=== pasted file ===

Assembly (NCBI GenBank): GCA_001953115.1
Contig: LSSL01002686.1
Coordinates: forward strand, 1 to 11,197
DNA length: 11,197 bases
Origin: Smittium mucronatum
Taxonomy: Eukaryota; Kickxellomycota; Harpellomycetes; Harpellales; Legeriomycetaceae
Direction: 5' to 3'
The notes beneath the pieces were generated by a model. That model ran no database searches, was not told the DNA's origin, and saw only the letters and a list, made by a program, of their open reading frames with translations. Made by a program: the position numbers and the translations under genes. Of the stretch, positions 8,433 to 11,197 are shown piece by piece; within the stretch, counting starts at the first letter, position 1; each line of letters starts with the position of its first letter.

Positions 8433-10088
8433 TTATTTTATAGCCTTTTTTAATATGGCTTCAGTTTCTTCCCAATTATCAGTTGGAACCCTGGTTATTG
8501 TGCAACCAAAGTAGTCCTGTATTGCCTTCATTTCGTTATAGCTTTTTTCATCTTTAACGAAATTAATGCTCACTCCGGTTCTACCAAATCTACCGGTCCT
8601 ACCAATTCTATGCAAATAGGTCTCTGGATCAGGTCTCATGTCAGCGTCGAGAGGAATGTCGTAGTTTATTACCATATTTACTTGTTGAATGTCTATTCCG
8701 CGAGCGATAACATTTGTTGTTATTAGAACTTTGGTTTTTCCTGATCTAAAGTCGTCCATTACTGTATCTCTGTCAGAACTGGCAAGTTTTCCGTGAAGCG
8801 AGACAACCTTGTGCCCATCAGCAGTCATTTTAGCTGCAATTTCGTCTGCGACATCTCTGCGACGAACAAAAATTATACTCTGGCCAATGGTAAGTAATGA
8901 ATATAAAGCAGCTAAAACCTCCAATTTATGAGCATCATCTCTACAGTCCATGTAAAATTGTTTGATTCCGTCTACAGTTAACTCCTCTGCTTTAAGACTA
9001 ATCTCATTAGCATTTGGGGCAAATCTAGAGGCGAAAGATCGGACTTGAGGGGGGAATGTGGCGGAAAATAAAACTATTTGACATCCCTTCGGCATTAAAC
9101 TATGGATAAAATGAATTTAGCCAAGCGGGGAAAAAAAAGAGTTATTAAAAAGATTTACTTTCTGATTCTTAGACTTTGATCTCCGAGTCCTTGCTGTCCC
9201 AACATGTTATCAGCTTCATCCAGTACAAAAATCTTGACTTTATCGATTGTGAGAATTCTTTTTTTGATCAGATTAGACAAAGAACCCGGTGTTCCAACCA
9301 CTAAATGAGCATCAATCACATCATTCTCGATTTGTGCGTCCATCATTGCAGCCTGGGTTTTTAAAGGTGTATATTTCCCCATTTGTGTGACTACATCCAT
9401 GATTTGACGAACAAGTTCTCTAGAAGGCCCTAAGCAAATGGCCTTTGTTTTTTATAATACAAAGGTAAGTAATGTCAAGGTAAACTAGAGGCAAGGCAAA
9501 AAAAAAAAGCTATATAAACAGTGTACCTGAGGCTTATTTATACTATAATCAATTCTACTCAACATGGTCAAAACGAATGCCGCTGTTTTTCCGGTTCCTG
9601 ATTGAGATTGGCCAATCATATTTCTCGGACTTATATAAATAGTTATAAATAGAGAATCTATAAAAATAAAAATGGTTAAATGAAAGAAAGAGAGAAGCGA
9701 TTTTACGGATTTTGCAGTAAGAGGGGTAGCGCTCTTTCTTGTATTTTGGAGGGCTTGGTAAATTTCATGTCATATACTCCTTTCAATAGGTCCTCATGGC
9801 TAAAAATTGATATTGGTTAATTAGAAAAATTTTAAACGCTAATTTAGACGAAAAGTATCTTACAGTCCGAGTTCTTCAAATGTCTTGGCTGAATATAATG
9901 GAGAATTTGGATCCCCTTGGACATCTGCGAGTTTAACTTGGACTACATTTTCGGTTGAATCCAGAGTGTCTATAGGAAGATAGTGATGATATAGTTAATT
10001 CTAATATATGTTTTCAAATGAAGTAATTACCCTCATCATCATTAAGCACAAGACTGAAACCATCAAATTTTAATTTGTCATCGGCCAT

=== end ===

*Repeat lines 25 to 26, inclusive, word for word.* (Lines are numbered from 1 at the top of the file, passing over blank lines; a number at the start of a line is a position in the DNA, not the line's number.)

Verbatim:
9901 GAGAATTTGGATCCCCTTGGACATCTGCGAGTTTAACTTGGACTACATTTTCGGTTGAATCCAGAGTGTCTATAGGAAGATAGTGATGATATAGTTAATT
10001 CTAATATATGTTTTCAAATGAAGTAATTACCCTCATCATCATTAAGCACAAGACTGAAACCATCAAATTTTAATTTGTCATCGGCCAT